The role of surgery on primary site in metastatic upper urinary tract urothelial carcinoma and a nomogram for predicting the survival of patients with metastatic upper urinary tract urothelial carcinoma.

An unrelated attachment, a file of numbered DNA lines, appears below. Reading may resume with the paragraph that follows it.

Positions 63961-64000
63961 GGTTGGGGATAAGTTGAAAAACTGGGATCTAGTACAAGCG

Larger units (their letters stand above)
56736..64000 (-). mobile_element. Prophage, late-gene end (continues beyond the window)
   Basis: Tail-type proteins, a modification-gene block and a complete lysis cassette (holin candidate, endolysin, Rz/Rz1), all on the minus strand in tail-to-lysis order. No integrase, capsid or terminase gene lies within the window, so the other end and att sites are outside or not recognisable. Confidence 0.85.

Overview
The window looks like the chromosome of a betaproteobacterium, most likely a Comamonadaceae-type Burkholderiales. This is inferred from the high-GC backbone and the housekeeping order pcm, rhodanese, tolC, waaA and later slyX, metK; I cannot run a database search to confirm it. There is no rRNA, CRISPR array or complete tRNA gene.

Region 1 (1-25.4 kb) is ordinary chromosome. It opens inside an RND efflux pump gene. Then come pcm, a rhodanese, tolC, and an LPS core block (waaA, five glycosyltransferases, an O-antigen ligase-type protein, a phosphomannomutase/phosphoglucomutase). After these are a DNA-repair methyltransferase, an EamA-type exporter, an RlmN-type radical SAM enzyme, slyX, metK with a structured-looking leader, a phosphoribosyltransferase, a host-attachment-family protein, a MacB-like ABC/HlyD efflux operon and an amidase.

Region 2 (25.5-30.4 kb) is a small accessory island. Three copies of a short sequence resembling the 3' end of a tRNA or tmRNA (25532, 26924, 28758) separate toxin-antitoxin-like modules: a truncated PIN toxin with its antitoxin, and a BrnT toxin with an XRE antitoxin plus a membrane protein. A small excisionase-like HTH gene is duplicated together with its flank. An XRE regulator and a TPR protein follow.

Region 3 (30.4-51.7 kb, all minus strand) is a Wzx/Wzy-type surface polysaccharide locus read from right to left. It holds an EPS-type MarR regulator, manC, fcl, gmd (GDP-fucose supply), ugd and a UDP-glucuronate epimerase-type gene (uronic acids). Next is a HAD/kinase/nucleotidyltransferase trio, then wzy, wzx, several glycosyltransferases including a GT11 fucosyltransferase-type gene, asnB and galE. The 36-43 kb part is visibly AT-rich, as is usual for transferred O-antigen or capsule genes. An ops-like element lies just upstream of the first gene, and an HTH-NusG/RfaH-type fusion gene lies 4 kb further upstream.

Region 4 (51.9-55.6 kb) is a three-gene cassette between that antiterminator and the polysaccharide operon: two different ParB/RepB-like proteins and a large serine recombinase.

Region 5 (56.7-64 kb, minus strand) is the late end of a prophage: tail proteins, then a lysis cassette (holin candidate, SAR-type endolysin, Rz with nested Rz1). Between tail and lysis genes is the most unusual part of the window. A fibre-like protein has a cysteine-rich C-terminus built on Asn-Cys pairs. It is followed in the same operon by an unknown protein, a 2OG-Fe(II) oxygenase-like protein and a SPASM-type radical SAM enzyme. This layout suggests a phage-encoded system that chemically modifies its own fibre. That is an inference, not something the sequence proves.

Metastatic upper urinary tract urothelial carcinoma (mUTUC) is a relatively rare urothelial carcinoma, and little attention has been given to it. Our study established a nomogram by analyzing the prognostic factors of mUTUC to predict the survival of patients and revealed that the role of surgery at the primary tumor site. We extracted our data (2010-2016) from the Surveillance, Epidemiology, and End Results (SEER) database, and 628 patients with distant metastasis were identified. Propensity score matching (PSM) was used to balance the clinical variable bias in a 1:1 ratio. After PSM, we enrolled 502 patients in our study cohort. Univariate and multivariate Cox regression analyses and Kaplan-Meier curves showed that T stage, N stage, hepatic metastasis, surgery, and chemotherapy were prognostic factors for mUTUC before and after PSM. Based on the findings, a nomogram was constructed to predict the 12-month survival of patients with distant metastasis. The analysis of subgroups of T stage, N stage, and different metastatic sites demonstrated that the survival of patients with T1/T2, N0/N1/N2/N3, metastasis including liver, and metastasis including bone could be improved by a combination of surgery and chemotherapy, while for the patients with T3/T4/TX, NX, metastasis including lung, and metastasis including distant lymph nodes, chemotherapy alone was a better choice to improve their overall survival. Radiotherapy has been proven to be useful for patients with N1/N2/N3 stage. We have provided more precise treatment strategies for stage IV patients. Our research fully affirms the role of surgery on primary site in UTUC patients with distant metastasis and the significance of classifying the patients into subgroups by integrating variables including T stage, N stage, and different metastatic sites to select the optimal treatment method.© 2021 The Authors. Cancer Medicine published by John Wiley & Sons Ltd.